Australia will finally be sending workers to help in the fight against Ebola in Africa.
Tony Abbott’s government reached an agreement with the UK this week that will ensure any Australian staff who require urgent medical assistance themselves will have access to the exact same evacuation and treatment facilities as British workers battling the disease.
While Australia was ready to heed the call to bomb militants in Iraq, the powers that be were initially less inclined to help save lives in Africa.
While the US requested their erstwhile military ally to help build three new field hospitals in Africa for the treatment of those affected by Ebola, Australian authorities have been more reluctant to be of assistance in fighting the disease.
Mr Abbott cited ‘insufficient specialized medical personal’ for his hesitation to volunteer Australian resources and the fact that due to the vast distance, Australia would not be able to evacuate its staff back home speedily enough if they came down with the disease.
A poll found though that the vast majority of Australians supported assisting people in West African countries affected by Ebola.
Mr Abbott said that a lack of appropriate treatment facilities and evacuation arrangements for Australian workers who might contract the virus was holding the country back from assisting in eradicating the disease which has already claimed in excess of 6000 lives.
Yet media reports stated late last week that Washington requested Australia contribute an extra AU$ 30 million to the United Nations Ebola fund and that not only helicopters were needed to help facilitate evacuations but also ground vehicles, emergency communications equipment and logistics support.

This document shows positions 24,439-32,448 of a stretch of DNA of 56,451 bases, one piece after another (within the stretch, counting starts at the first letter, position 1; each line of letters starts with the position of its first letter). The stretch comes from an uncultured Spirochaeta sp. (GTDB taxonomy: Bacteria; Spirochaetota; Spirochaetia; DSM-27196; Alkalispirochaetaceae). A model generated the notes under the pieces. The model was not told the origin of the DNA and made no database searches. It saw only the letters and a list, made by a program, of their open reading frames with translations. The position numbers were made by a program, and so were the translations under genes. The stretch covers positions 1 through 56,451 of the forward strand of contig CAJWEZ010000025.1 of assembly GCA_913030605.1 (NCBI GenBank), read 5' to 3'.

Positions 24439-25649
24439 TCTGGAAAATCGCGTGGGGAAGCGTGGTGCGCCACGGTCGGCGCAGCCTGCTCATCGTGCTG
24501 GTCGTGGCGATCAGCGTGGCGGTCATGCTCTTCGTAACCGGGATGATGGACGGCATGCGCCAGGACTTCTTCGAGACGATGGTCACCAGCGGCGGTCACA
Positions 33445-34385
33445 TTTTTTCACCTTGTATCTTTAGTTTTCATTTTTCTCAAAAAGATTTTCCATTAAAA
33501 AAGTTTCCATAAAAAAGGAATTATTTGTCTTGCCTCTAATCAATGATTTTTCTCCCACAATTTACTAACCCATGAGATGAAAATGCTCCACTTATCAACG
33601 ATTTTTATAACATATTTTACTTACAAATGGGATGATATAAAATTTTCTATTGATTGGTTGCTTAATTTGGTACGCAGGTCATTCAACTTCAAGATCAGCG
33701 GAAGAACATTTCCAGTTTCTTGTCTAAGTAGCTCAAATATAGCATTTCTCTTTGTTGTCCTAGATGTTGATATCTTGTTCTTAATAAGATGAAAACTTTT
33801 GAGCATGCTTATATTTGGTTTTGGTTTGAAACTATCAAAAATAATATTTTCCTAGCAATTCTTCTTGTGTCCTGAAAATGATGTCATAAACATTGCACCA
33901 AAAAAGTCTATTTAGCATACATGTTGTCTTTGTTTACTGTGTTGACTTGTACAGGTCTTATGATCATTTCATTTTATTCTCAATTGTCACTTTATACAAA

The Australian Prime Minister Tony Abbott reacted to recent criticism at Australia’s slow response to the call for assistance by saying, “I certainly do not rule out Australia doing more.”
A spokesman for Mr Abbott said Friday that the government was, “continuing to discuss with our friends and partners, including the USA and the UK, our response to addressing the situation in West Africa.”
Lashing out at countries she says are not pulling their weight in the fight against Ebola, US ambassador to the UN, Samantha Power this week said to Fairfax media, “This is a crisis that is so vast, with needs so great, with potential consequences so dire that no country can afford to stand on the sidelines. A few are doing a lot. But a lot are doing very little, or nothing at all.”
By Tuesday it was announced that the government had come to an agreement with the United Kingdom that would allow Australia to formally send its expertise to the Ebola hit region.
The Centre for Disease Control and Prevention has called the Ebola epidemic the “largest in history. It has so far infected 14,000 people and killed about 6,000, with the number of cases in Liberia and Sierra Leone doubling every 20 days.”
IMAGE: Volunteers who responded to a nationwide appeal by the German Red Cross to help in the fight against Ebola in Africa put on isolation suits during training. Australian personnel will be joining the international effort in Africa. (Photo by Joern Pollex/Getty Images)